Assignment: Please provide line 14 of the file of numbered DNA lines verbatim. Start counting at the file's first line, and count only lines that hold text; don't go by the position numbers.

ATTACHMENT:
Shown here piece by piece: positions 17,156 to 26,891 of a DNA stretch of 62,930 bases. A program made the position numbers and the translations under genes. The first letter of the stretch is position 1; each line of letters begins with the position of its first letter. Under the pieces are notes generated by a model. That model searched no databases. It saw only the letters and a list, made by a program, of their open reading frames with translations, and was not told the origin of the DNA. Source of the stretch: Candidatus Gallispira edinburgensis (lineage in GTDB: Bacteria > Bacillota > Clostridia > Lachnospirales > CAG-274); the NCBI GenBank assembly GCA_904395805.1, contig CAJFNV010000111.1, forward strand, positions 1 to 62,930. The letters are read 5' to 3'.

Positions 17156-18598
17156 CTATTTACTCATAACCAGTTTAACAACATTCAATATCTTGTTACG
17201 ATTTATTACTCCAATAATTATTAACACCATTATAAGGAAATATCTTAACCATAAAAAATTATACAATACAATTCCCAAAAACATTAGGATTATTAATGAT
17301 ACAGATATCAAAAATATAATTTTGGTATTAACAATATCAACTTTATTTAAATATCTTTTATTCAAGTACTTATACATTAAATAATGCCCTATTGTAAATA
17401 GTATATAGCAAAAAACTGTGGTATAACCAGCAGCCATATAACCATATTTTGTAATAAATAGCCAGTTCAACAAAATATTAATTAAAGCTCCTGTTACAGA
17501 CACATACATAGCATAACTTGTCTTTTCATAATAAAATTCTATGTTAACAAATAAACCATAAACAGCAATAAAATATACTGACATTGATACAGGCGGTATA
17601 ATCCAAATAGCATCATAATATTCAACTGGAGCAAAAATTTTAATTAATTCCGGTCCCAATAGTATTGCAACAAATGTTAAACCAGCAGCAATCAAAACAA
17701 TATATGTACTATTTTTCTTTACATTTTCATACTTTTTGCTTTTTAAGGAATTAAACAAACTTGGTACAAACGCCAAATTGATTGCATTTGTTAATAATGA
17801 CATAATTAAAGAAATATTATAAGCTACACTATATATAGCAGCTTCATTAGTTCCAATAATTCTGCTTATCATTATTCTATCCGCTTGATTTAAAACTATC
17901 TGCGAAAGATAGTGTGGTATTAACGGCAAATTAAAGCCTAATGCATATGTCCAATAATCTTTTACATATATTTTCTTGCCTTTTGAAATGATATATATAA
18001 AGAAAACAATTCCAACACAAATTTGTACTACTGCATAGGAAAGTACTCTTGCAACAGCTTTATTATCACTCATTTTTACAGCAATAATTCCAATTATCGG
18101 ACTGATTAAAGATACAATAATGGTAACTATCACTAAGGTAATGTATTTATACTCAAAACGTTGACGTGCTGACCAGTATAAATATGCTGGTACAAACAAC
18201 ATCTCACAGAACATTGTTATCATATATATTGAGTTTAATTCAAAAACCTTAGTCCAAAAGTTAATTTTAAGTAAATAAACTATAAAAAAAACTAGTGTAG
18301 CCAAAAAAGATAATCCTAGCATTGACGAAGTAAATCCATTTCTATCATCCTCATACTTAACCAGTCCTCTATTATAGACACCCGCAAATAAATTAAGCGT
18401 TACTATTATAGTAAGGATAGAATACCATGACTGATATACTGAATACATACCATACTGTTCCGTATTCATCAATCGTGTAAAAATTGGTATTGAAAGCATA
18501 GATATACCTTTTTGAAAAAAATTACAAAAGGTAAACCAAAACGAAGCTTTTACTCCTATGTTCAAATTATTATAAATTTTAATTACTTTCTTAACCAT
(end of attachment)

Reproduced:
18201 ATCTCACAGAACATTGTTATCATATATATTGAGTTTAATTCAAAAACCTTAGTCCAAAAGTTAATTTTAAGTAAATAAACTATAAAAAAAACTAGTGTAG